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Car Camera Glossary of Terms.

Not surprisingly, with car video recorders being relatively new technology to the UK, and still developing in realistic terms in the available functionality, clarity and market uptake, there are a lot of terms being banded around which many people may not be entirely familiar with - especially where car cameras are concerned.  Here is a glossary of car camera terms with their meanings explained which we use throughout the website which we hope you will find useful if you get stuck on a particular reference to the terminology.

Angle of Lens - this is the number - in degrees - which is the angle the lens will pick up.  For example - imagine a triangle or cone being emmitted from a lens and showing infront of the car - stretching out like a fan in the case of a triangle (however it is in 3 dimensions so a cone is more realistic!).  This angle is the angle which is measured at the lens where the two lines of a triangle meet - with the other imaginary line running from left to right infront of the lens.  The larger this number, the more footage will be recorded to the left and right of the camera.


Dual Lens - Some cameras come with two lenses in one unit - one which faces out of the car windscreen, the other which faces inwards and records the cars driver and passenger.  Some come with two actual units - one for the front windscreen facing out, the other for the rear windscreen, again facing out.  Dual Lens can mean either type.

External Memory -
A memory card which is inserted into the camera onto which video and photos are stored.

HDMI - A connecting port on some camera models allowing you to connect your camera directly to a TV set which also has a HDMI port as an input.  Cameras supplied with a HDMI (output) port in-built, also come with a HDMI cable to plug into the TV.

FPS - Frames Per Second - how many video frames are stored each second - typically around 30 - the higher this value is - the better (smoother) the video will be.

G-Sensor - a sensor inside the cam which detects whether the car has had a bump, braked sharply or cornered "hard".  This sensor often triggers a lock on the current video block preventing loop recording from overwriting it - as it may be required later for viewing.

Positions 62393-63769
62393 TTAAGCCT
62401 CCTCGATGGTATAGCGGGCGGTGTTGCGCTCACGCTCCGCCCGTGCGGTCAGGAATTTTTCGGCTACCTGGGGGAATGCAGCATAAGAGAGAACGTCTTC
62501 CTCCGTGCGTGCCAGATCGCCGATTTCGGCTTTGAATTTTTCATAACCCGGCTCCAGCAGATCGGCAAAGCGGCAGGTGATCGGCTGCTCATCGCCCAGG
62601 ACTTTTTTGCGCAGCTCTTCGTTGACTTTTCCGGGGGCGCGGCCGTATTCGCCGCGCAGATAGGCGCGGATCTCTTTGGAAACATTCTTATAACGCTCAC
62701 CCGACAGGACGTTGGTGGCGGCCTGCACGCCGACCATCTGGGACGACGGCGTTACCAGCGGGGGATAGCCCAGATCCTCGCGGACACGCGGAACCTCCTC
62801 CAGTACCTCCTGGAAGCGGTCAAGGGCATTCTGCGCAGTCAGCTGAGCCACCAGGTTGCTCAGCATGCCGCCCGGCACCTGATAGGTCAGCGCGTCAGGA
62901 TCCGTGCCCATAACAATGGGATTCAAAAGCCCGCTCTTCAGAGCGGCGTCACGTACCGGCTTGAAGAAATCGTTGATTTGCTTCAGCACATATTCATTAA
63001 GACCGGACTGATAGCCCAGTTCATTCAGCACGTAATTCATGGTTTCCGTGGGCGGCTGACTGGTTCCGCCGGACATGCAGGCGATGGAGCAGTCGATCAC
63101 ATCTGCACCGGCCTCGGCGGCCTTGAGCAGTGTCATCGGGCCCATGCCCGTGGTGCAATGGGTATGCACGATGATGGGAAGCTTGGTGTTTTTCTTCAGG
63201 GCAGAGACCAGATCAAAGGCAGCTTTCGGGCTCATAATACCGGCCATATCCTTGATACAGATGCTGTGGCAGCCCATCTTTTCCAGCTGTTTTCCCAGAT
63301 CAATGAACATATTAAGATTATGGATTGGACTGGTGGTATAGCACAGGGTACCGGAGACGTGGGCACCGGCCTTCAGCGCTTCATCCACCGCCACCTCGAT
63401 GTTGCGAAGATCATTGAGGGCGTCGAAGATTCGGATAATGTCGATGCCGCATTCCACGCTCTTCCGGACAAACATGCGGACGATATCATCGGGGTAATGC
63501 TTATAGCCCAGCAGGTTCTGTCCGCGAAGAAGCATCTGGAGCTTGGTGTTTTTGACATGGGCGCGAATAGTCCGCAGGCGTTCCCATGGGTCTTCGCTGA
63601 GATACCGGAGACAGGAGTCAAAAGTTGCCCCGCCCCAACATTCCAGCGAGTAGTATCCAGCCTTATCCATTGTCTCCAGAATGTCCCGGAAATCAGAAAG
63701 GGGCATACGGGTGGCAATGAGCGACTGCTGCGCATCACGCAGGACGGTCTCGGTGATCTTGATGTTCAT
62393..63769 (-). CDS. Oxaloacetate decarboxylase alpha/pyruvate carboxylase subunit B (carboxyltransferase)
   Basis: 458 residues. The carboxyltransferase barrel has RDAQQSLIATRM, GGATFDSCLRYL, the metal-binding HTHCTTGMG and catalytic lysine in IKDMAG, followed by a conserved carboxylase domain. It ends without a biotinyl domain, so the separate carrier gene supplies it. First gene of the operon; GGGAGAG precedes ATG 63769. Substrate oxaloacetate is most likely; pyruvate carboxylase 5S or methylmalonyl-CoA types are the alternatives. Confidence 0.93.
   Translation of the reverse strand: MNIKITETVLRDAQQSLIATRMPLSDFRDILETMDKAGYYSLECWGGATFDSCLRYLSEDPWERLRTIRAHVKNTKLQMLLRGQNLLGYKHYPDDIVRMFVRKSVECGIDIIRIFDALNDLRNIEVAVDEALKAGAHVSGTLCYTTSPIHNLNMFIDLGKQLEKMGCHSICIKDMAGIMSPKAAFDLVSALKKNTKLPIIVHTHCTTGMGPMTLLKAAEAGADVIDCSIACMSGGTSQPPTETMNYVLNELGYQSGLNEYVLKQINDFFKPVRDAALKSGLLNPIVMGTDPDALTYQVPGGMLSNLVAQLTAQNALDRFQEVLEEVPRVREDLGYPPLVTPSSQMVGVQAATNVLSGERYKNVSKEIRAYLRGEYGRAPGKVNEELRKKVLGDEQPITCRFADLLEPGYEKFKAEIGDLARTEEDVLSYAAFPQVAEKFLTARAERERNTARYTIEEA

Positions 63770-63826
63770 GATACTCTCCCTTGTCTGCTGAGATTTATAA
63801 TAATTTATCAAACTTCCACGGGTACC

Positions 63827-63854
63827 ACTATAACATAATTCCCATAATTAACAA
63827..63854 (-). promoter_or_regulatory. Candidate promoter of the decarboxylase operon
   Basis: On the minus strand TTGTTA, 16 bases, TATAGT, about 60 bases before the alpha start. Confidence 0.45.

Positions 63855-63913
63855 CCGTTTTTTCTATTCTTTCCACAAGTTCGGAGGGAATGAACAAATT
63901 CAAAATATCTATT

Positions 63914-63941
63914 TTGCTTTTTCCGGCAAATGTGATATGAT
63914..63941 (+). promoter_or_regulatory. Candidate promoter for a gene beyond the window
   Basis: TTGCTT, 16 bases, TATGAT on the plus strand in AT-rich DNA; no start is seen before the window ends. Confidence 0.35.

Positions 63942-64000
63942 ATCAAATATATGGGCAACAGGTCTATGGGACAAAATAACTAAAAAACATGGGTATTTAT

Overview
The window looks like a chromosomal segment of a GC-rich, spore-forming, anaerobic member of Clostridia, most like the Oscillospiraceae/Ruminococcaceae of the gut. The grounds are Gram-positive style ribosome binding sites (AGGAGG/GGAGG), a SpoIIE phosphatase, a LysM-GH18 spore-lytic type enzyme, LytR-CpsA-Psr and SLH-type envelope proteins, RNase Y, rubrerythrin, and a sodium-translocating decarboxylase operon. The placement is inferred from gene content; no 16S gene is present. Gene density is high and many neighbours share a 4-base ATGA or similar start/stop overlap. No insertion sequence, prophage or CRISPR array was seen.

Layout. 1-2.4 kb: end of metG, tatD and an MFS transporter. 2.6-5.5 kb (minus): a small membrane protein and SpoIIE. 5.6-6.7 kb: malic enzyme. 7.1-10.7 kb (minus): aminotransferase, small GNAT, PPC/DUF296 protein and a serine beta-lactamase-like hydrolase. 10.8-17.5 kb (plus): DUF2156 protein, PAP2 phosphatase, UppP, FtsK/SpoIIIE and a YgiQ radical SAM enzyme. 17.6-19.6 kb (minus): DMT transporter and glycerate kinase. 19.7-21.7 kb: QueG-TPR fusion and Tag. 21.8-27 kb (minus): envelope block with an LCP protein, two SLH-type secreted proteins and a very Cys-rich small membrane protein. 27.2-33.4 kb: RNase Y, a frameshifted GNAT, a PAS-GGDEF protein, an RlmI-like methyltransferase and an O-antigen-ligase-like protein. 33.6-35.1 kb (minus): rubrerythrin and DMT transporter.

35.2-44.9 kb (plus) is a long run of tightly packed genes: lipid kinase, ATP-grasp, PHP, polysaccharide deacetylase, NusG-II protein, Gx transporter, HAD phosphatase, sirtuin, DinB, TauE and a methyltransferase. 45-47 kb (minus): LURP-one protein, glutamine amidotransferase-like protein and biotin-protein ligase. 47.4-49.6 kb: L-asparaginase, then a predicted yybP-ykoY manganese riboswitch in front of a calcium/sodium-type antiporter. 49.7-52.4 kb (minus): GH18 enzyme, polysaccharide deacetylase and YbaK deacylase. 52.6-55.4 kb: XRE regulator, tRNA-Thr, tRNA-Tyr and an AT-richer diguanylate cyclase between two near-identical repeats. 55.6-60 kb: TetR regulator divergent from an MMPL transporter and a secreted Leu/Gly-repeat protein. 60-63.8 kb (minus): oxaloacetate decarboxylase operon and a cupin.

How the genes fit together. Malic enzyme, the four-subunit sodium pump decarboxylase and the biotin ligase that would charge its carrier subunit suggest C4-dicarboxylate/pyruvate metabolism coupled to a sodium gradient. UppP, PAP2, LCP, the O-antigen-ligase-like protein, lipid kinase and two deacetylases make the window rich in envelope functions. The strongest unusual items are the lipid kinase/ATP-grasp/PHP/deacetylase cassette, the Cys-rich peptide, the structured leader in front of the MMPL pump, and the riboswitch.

GPS - Global Positioning System - where a camera is concerned, this is used to record the position - rather than use the position to aid in navigation.

Hardwire - You can connect the car camera to your car via its lighter socket - or you can purchase a kit which enables you to connect it to the fusebox, this kit is known as a hardwire.

HD - True HD (High Definition) comes in either 1080p or 720p in 99.99% of cases.  This is the vertical number of pixels on a video and is often represented as the SECOND number in a pair of numbers - such as 1920x1080.  Some unscrupulous dealers will attempt to sell a camera as being HD - but beware.  In our case - if we say HD - we mean "HD" = High Definition.

Internal Memory - Memory which cannot be removed from the camera, and which is normally only used for the cameras operating system.

Internal Power - A battery or super capacitor built into the camera allowing it to close down correctly and/or take video and photographs of the scene by the owner without having it connected to a car power supply.

LDWS - Lane Departure Warning System - implemented on some cameras, this will warn the driver if the vehicle changes lanes.  Used on long motorway journeys typically.

Loop Recording - The method used to re-use memory once a memory card is full.

Motion Detect - This is NOT nessesarily when the car moves - it is when the image being detected by the camera lens/sensor changes - this causes the camera to record if it is "waiting" in motion detect mode.

Upscaled - In conjunction with HD above, some cameras do not record in true HD, they use "upscaling" to boost the number of pixels output to the video file in order to reach the total number of pixels required to make it sound like real HD.  This results in lower quality viewing than a true HD camera.

USB - Universal Serial Bus - this is the method whereby the camera is connected to the computer - almost all PCs and other computer types have a USB port.  It is a wired connection from the camera to the computer.

WDR - With a Wide Dynamic Range facility on a camera, the dark night time video recordings are made brighter, allowing more detail to be visible on the video than would be seen on a video from a camera which does not have WDR.

Wifi - Some cameras come with Wifi.  This enables them to pass video to a mobile device such as a SmartPhone which then allows the user to play back the video at the side of the road.  This is most often present on a car camera with no built in screen.

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